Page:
An early morning today. I was at the Desert Willows golf course by 6:30, only to find Reg waiting impatiently for his clubs which were in my van. We registered and drove to the first tee. It was a COLD morning in Palm Desert; especially after a week of quite hot temperatures, this morning there was a bit of frost in some of the dips on the fairways.

I started my first game off playing quite well — and after nine holes my score was 45. Unfortunately the back nine were not quite as kind to me, and I ended up with a final score of 99. But the course was lush and green and each hole was absolutely beautiful.

We headed back to Darrel’s place for lunch. Sandwiches.

After lunch I decided to see if I could find a garage that would look at my brakes on this Friday afternoon.

I found a Good Year service centre a few blocks away and they took a look at my van almost right away. I actually thought I’d had my brakes done this summer, but as it turned out that was only the front brakes. I needed new rotors and brakes for the rear axle. So while they worked on the van I went across the parking lot to the big Walmart Supercenter and did a bit of a grocery shop. I returned to the van just as they were lowering the hoist. I loaded my groceries into the van and drove back to my villa. I unpacked and showered and then headed back to Darrel’s condo for happy hour.

Darrel had reserved an outside table for the four of us at the Cork Tree, a restaurant not far from his condo. We had a fine supper together.

After supper I dropped the other guys off at their condo and headed back to my villa. Because checkout time was 10 or 11 in the morning, and I would be out on the golf course during that time, and because John’s place (which I rented from the 9th to the end of the month) was available to me, I ended up packing up all my stuff and moving to my ‘new’ home in Palm Desert this evening.

I was tired and ready to go to bed by the time I had moved all my stuff, including the fridge stuff, to my new home, and went to bed early. I set me alarm for 6:00am so I wouldn’t be late for tomorrow’s 6:50am tee time.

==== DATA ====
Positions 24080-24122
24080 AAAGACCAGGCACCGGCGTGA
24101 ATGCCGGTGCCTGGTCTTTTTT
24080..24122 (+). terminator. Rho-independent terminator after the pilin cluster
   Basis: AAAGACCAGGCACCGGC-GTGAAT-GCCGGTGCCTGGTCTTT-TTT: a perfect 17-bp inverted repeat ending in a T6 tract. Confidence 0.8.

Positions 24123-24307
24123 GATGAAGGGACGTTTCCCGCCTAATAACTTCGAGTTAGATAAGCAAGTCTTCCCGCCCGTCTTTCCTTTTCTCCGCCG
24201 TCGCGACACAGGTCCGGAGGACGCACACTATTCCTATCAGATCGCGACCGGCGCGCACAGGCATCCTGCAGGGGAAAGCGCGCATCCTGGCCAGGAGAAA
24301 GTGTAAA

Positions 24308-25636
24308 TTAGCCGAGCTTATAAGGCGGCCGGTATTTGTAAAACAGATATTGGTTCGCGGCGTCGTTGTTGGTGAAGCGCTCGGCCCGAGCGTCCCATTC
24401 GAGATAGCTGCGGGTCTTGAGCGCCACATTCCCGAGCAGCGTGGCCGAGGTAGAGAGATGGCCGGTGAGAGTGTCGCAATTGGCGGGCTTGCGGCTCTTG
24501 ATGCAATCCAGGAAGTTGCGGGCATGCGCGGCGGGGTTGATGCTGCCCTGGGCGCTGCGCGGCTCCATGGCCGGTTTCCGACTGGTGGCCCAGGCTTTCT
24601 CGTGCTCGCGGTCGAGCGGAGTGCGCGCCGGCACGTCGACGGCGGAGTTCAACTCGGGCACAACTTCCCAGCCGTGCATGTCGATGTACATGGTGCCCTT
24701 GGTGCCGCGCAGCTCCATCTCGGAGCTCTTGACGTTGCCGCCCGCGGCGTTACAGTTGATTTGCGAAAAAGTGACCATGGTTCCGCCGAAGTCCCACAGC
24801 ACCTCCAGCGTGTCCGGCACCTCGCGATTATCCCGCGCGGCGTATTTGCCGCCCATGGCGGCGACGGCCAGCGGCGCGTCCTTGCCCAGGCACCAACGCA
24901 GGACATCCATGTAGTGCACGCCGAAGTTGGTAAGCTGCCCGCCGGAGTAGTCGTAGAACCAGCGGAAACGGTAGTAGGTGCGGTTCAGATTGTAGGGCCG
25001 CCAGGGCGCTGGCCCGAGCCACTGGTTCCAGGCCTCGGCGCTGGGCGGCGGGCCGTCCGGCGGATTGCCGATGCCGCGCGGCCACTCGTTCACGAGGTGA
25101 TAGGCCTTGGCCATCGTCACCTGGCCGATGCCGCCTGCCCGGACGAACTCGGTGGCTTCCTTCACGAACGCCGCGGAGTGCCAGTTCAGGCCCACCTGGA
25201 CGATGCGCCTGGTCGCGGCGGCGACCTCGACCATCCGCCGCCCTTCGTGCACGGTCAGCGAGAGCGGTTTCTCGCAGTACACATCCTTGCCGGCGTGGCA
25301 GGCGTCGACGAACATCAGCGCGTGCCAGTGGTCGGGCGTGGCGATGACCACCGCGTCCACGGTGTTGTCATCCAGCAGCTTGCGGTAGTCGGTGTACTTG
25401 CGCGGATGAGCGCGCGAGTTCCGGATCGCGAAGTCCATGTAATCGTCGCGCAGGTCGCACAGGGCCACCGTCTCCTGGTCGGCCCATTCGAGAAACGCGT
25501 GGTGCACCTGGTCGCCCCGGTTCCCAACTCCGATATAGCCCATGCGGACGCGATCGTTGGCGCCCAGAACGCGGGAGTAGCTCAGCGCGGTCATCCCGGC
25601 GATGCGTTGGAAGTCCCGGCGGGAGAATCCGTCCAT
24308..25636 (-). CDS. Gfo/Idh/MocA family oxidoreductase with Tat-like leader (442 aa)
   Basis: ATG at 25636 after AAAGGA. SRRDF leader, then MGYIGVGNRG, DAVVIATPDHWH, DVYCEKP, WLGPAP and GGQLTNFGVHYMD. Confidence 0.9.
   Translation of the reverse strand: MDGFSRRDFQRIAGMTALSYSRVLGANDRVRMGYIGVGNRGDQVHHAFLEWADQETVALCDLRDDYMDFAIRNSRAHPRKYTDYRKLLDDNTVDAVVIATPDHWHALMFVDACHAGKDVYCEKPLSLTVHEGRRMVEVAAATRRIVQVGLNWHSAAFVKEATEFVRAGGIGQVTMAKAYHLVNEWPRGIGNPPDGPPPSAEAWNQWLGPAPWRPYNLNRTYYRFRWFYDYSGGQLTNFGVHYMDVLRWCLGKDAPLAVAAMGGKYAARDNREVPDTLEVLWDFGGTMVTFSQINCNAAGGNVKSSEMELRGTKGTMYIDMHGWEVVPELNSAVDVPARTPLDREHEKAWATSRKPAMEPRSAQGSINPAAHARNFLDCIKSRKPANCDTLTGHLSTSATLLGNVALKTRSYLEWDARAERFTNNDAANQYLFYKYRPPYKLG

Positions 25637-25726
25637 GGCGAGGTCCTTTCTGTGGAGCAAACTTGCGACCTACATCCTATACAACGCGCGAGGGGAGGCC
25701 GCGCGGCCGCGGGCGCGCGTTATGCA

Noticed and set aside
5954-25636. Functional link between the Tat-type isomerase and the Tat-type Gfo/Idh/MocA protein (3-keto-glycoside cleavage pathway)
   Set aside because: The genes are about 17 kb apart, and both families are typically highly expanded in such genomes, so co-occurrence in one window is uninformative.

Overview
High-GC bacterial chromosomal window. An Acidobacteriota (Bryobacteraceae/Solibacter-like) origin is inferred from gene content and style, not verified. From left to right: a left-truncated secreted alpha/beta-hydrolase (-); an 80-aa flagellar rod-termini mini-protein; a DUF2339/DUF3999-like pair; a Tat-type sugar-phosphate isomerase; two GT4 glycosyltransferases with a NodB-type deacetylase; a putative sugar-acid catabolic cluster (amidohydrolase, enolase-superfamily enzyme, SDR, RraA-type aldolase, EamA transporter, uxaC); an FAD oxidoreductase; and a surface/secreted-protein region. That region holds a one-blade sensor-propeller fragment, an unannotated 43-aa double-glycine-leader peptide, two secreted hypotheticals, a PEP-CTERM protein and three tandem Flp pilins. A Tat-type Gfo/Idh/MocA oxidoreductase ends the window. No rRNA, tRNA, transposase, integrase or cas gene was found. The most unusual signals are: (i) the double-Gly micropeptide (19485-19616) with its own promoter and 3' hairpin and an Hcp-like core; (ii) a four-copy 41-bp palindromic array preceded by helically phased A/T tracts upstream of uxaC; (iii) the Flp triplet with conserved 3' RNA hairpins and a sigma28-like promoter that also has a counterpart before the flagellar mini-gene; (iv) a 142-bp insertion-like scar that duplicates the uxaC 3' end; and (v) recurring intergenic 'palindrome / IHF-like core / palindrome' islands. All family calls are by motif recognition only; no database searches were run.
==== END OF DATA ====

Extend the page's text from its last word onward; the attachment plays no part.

Desert ghost town and an oasis at the Desert Willow Resort

I filled up the tank and shook the dust off my sandals as I left Mesquite this morning. I’ve rolled up my jeans and packed them away — it’s shorts and sandals from here on.

I decided to take a small detour from Google Maps’ suggested route to Palm Desert — after many trips near here today I would finally visit the ghost town (and tourist trap) of Calico. One of the first record albums I bought was a double album by Kenny Rogers and the First Edition, a ‘concept album’, written by Michael Martin Murphey, released in 1972 (when I was in grade ten). ‘The Ballad of Calico’ included a booklet with pictures of the singers in period costumes, pictures of the town, and the lyrics written in long-hand on ‘tea-stained’ sepia pages. Marvellous! I spent hours studying the booklet as I listened to the songs — and (like the Jesus Christ Superstar soundtrack album) I still know the words to all the songs by heart. The album is no longer in print, but many years ago I digitized my nearly worn-out old record and enjoy listening to it still, in spite of the loud pops and scratches that don’t match up with the rhythm of the tunes.